In Caracas, Erdogan slams sanctions on Venezuela

In Caracas, Erdogan slams sanctions on Venezuela

In Caracas, Erdogan slams sanctions on Venezuela

"The president's plane has landed", he said.

Turkish President Tayyip Erdogan on Monday criticized sanctions on Venezuela during a visit to Caracas, while President Nicolas Maduro defended the country's right to export gold after USA sanctions last month targeted its shipments of the metal.

Last month, the ruling United Socialist Party of Venezuela's vice president on economic development, Jesus Faria, said Maduro could visit Russian Federation by the end of this year to discuss economic projects.

USA sanctions also target Venezuela's gold sales, but Maduro defiantly said that won't stop him from continuing his country's newfound trade with Turkey.

"We know that the countries want to dominate and press, as they do with the rest of the world, and they have even threatened their lives and personal integrity", stated Erdogan.

"Turkish investors will continue to develop and strengthen trade and the progress in oil production and refineries, petrochemicals for gold production, in diamonds, coltan, iron aluminum and tourism", said the Venezuelan president.

Prior to leaving for Moscow, Maduro hosted Turkish President Recep Tayyip Erdogan for talks in Caracas, as well senior officials from North Korea and Iran.

More news: A heated Gayle King defends 'Baby, It's Cold Outside'
More news: Crash Team Racing Nitro-Fueled Revs Up its Engine Once More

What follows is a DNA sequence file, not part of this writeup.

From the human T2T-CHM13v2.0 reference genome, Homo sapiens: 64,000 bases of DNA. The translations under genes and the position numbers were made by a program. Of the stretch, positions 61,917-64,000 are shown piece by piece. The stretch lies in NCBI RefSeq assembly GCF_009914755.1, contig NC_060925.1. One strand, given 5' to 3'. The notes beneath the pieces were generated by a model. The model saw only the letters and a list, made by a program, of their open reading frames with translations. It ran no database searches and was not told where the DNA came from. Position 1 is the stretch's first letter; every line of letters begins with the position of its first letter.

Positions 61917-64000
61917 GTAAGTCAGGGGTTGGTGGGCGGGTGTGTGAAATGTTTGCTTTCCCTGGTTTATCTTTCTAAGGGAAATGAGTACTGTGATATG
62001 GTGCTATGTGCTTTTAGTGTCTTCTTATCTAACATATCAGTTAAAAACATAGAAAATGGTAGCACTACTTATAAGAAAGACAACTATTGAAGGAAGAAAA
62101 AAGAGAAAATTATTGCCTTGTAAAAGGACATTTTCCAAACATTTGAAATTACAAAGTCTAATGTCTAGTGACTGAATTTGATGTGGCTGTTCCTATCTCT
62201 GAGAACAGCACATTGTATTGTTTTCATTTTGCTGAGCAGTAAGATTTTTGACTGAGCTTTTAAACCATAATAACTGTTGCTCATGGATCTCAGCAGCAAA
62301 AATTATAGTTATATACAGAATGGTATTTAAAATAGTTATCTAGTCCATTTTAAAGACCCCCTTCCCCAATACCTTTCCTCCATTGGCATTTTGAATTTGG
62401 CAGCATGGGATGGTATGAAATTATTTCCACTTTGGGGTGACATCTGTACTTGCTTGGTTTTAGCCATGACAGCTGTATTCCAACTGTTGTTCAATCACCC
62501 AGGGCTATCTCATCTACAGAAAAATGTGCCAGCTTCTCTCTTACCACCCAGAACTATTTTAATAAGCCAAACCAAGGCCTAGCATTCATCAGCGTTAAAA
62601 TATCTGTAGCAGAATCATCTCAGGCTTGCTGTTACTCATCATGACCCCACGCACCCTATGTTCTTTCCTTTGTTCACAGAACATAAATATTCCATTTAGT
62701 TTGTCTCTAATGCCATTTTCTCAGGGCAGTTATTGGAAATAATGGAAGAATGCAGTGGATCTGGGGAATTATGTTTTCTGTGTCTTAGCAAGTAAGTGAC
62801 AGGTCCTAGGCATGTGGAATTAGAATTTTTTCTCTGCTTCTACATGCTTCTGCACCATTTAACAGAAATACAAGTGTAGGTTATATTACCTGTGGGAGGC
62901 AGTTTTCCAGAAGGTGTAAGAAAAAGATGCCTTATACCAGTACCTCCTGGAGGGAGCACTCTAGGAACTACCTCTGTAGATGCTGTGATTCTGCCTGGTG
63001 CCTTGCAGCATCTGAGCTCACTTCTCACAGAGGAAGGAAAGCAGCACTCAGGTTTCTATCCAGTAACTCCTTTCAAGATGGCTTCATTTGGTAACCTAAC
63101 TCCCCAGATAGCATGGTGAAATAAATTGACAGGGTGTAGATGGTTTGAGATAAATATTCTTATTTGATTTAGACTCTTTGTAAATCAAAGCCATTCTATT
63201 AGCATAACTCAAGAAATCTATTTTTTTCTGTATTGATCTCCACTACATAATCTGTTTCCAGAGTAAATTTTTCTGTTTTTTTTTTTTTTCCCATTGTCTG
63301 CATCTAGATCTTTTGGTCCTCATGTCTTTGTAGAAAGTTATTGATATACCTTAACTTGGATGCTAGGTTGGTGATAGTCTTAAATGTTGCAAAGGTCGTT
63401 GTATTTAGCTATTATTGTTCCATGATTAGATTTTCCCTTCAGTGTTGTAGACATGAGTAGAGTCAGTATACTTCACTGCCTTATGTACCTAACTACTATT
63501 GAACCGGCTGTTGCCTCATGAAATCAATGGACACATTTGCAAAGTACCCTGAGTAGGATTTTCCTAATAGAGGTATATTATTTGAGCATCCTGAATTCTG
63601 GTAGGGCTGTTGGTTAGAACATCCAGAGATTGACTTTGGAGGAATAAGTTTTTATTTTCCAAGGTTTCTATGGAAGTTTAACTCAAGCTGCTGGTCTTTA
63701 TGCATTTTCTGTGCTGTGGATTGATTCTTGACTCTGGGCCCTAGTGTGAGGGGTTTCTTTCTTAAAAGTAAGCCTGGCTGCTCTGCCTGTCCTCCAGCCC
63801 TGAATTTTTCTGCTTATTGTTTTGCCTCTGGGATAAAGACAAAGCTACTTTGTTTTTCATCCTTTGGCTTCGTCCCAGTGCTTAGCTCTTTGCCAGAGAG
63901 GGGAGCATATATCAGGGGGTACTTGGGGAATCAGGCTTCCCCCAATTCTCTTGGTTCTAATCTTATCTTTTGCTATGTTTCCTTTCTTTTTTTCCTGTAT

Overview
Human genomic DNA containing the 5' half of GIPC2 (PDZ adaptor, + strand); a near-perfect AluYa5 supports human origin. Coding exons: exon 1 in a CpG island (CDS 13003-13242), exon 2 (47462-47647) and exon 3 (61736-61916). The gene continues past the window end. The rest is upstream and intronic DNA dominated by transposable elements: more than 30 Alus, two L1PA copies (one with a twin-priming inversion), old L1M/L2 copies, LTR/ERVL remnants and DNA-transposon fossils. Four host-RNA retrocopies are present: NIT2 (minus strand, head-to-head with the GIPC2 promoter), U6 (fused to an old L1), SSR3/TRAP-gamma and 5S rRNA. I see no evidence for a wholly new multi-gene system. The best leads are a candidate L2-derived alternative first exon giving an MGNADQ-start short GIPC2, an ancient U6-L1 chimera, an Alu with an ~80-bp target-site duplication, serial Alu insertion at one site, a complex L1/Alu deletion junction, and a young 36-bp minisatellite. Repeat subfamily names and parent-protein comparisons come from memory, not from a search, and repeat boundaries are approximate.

More news: Pakistan's Shah fastest to 200 Test scalps

Maduro added he remains "in permanent contact" with the Russian leader. "You cannot punish a whole people to resolve political disagreements", he explained.

"We do not interfere in the trade of the USA or other countries, nobody should interfere with our commercial and economic activities", he said, stressing that the South American country would continue to legally export its gold resources. "We have strong potentials in our economic relations with Venezuela", Erdogan said.

He also praised Venezuela's socialist leader, saying Maduro's "exemplary attitude is very valuable at a time when enmity toward Islam has risen and Western countries are stoking hostility toward foreigners".

Both leaders are battling financial crises and have clashed with the USA in recent months.

Russian Federation and Venezuela enjoy a long history of ties and Maduro's predecessor Hugo Chavez, known for his passionate tirades against the United States, was a welcome guest at the Kremlin.

The US has accused Venezuela's government of violating human rights and triggering an economic meltdown.

"We also signed a contract to guarantee all the wheat - 600,000 tonnes of wheat for the bread of the Venezuelan people", said an ebullient Maduro in the message.

Recommended News

We are pleased to provide this opportunity to share information, experiences and observations about what's in the news.
Some of the comments may be reprinted elsewhere in the site or in the newspaper.
Thank you for taking the time to offer your thoughts.